- Use of the OpenSearch logos in any way other than as expressly authorized by this Policy;
- Use as part of a domain name, except that you may use the OpenSearch Trademarks in a subdomain name provided your use otherwise complies with this Policy (e.g., opensearch. foocorp.com);
- Use with non-software goods or services (e.g., physical products like devices or services that do not directly use the OpenSearch software), except that you may use the OpenSearch Trademarks with a limited number of swag or promotional items not for sale such as t-shirts, lanyards, stickers, mugs, or pens; and
- Use that does not comply with the terms of this Policy.
You may not use the OpenSearch Trademarks in connection with use or distribution of the OpenSearch software that is not in compliance with the OpenSearch software copyright license (Apache License, version 2.0).
If you are unsure whether your use of the OpenSearch Trademarks is permitted under this policy, feel free to contact us and ask. If you have questions about these guidelines or use of any other Amazon trademark, please contact firstname.lastname@example.org for assistance, or write to us at:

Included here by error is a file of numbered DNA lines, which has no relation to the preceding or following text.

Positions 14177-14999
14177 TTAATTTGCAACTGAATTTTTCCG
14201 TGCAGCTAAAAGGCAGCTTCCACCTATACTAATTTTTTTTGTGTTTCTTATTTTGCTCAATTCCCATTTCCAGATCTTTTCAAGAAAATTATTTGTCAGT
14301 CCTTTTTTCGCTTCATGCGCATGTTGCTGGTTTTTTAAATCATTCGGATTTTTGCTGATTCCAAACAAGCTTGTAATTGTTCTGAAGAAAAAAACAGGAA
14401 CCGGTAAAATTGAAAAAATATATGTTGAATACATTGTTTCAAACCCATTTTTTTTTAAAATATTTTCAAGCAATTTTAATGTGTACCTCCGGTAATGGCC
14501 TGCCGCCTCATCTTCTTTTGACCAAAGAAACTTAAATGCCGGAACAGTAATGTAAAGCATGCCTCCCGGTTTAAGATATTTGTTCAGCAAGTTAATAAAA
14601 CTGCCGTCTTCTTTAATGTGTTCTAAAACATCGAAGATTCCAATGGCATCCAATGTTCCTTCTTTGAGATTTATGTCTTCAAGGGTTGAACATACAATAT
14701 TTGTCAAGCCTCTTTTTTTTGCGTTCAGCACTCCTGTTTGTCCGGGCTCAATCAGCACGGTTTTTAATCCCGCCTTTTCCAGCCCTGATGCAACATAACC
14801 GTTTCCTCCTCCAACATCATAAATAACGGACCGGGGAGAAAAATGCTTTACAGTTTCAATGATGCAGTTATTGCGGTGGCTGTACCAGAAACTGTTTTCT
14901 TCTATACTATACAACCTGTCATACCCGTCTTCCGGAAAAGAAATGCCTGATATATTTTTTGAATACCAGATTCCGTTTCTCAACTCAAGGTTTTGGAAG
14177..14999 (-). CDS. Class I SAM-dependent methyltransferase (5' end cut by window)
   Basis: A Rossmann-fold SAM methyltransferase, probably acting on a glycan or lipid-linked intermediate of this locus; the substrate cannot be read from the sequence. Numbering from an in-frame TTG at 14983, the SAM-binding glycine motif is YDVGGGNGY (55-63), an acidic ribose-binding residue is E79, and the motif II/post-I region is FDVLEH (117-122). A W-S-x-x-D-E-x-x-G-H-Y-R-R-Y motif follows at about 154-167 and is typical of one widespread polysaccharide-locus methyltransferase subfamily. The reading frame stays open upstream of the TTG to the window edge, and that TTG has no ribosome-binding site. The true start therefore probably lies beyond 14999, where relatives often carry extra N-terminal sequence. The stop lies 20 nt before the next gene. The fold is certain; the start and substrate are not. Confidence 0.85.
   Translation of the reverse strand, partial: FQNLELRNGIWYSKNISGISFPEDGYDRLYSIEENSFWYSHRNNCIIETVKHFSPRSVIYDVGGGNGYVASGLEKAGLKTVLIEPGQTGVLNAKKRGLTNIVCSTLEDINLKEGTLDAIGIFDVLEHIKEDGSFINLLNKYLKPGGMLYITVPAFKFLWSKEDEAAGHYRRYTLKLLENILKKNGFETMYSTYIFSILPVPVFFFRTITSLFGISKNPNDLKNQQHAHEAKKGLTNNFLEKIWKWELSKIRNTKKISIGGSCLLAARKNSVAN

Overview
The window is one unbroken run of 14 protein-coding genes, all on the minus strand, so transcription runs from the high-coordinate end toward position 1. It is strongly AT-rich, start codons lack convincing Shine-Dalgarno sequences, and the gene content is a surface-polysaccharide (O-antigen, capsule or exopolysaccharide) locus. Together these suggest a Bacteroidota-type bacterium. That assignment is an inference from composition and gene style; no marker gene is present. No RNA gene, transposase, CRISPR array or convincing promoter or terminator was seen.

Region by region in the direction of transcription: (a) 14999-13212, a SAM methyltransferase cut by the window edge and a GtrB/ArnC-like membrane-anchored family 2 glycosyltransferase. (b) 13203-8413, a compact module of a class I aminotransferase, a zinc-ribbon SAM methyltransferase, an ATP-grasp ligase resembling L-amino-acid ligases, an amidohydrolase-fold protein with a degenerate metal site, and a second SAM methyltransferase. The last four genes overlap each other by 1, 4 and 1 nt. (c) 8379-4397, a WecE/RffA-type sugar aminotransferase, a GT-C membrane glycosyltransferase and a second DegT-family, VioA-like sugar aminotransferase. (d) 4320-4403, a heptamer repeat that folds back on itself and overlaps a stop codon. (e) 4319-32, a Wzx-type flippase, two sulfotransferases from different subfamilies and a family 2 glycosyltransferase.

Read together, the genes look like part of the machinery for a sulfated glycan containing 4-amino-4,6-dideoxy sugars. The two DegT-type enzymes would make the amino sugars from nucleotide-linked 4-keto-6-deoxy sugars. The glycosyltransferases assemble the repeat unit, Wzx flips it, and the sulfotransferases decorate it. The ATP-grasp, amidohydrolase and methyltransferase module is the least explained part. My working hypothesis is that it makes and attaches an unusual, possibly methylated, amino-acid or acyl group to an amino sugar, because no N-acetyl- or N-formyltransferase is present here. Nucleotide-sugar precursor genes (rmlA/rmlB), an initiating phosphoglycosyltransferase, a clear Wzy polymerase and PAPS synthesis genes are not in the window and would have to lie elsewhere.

Amazon.com, Inc. Attention: Trademarks PO Box 81226 Seattle, WA 98108-1226
This policy is based in part on the open source trademark policy defined by the Mozilla organization, therefore, the text of this policy (and not the OpenSearch Trademarks themselves) is licensed under the Creative Commons “Attribution-ShareAlike 2.0” license.
Can I create and redistribute my own builds of OpenSearch? If you build OpenSearch from unmodified source and redistribute the results, you may use “OpenSearch” only if it is clear in both the name of your distribution and the content associated with it that your distribution is your build of OpenSearch and not the official build, and you must identify the commit from which it is built, including the commit date.
What can I do if I see abuse of the OpenSearch Trademarks? If you are aware of confusing or misleading use or other misuse of the OpenSearch Trademarks, you may contact us as described above at email@example.com so we can investigate further.
This Policy requires modifications and their source to be identified for Derivative Works of OpenSearch, where should I put this information? You may put this information in any location that is commonly used to convey differences from an upstream open source project, such as a NOTICE text or end-user documentation.
What’s new in this update to the Trademark Policy? We’ve got logos! Our talented creative team designed logos the OpenSearch project. We also worked hard on Brand Guidelines to help ensure use of the OpenSearch Trademarks is unified, cohesive, and, simply put, looks good. Please use them!